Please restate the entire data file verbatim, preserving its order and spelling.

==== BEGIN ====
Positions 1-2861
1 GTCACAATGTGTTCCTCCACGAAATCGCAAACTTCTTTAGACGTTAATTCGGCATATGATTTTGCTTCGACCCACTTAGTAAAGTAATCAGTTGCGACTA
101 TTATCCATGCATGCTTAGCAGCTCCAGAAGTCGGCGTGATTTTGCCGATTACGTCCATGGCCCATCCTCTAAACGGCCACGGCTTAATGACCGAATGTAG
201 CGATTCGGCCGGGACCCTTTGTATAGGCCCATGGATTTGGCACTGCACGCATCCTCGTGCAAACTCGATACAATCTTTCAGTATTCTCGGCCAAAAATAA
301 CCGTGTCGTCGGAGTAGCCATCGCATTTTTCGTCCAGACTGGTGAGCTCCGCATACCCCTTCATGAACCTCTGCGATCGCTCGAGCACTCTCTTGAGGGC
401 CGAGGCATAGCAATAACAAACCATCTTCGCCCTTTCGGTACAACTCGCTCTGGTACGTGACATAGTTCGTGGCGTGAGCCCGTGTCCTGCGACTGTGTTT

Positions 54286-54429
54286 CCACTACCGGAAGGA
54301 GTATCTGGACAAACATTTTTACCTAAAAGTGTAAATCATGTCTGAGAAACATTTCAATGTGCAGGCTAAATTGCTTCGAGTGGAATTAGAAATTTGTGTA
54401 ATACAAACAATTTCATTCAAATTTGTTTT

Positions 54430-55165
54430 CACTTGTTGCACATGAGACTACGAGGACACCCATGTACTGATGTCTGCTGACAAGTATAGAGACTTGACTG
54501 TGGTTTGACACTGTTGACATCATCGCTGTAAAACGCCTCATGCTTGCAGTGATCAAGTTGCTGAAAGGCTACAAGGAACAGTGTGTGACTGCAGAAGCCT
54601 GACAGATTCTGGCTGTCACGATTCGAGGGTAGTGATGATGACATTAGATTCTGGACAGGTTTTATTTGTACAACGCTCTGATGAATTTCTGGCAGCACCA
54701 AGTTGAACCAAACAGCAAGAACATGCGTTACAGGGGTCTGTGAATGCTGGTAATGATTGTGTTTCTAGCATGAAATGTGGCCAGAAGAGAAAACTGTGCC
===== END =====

Positions 1-2861
1 GTCACAATGTGTTCCTCCACGAAATCGCAAACTTCTTTAGACGTTAATTCGGCATATGATTTTGCTTCGACCCACTTAGTAAAGTAATCAGTTGCGACTA
101 TTATCCATGCATGCTTAGCAGCTCCAGAAGTCGGCGTGATTTTGCCGATTACGTCCATGGCCCATCCTCTAAACGGCCACGGCTTAATGACCGAATGTAG
201 CGATTCGGCCGGGACCCTTTGTATAGGCCCATGGATTTGGCACTGCACGCATCCTCGTGCAAACTCGATACAATCTTTCAGTATTCTCGGCCAAAAATAA
301 CCGTGTCGTCGGAGTAGCCATCGCATTTTTCGTCCAGACTGGTGAGCTCCGCATACCCCTTCATGAACCTCTGCGATCGCTCGAGCACTCTCTTGAGGGC
401 CGAGGCATAGCAATAACAAACCATCTTCGCCCTTTCGGTACAACTCGCTCTGGTACGTGACATAGTTCGTGGCGTGAGCCCGTGTCCTGCGACTGTGTTT

Positions 54286-54429
54286 CCACTACCGGAAGGA
54301 GTATCTGGACAAACATTTTTACCTAAAAGTGTAAATCATGTCTGAGAAACATTTCAATGTGCAGGCTAAATTGCTTCGAGTGGAATTAGAAATTTGTGTA
54401 ATACAAACAATTTCATTCAAATTTGTTTT

Positions 54430-55165
54430 CACTTGTTGCACATGAGACTACGAGGACACCCATGTACTGATGTCTGCTGACAAGTATAGAGACTTGACTG
54501 TGGTTTGACACTGTTGACATCATCGCTGTAAAACGCCTCATGCTTGCAGTGATCAAGTTGCTGAAAGGCTACAAGGAACAGTGTGTGACTGCAGAAGCCT
54601 GACAGATTCTGGCTGTCACGATTCGAGGGTAGTGATGATGACATTAGATTCTGGACAGGTTTTATTTGTACAACGCTCTGATGAATTTCTGGCAGCACCA
54701 AGTTGAACCAAACAGCAAGAACATGCGTTACAGGGGTCTGTGAATGCTGGTAATGATTGTGTTTCTAGCATGAAATGTGGCCAGAAGAGAAAACTGTGCC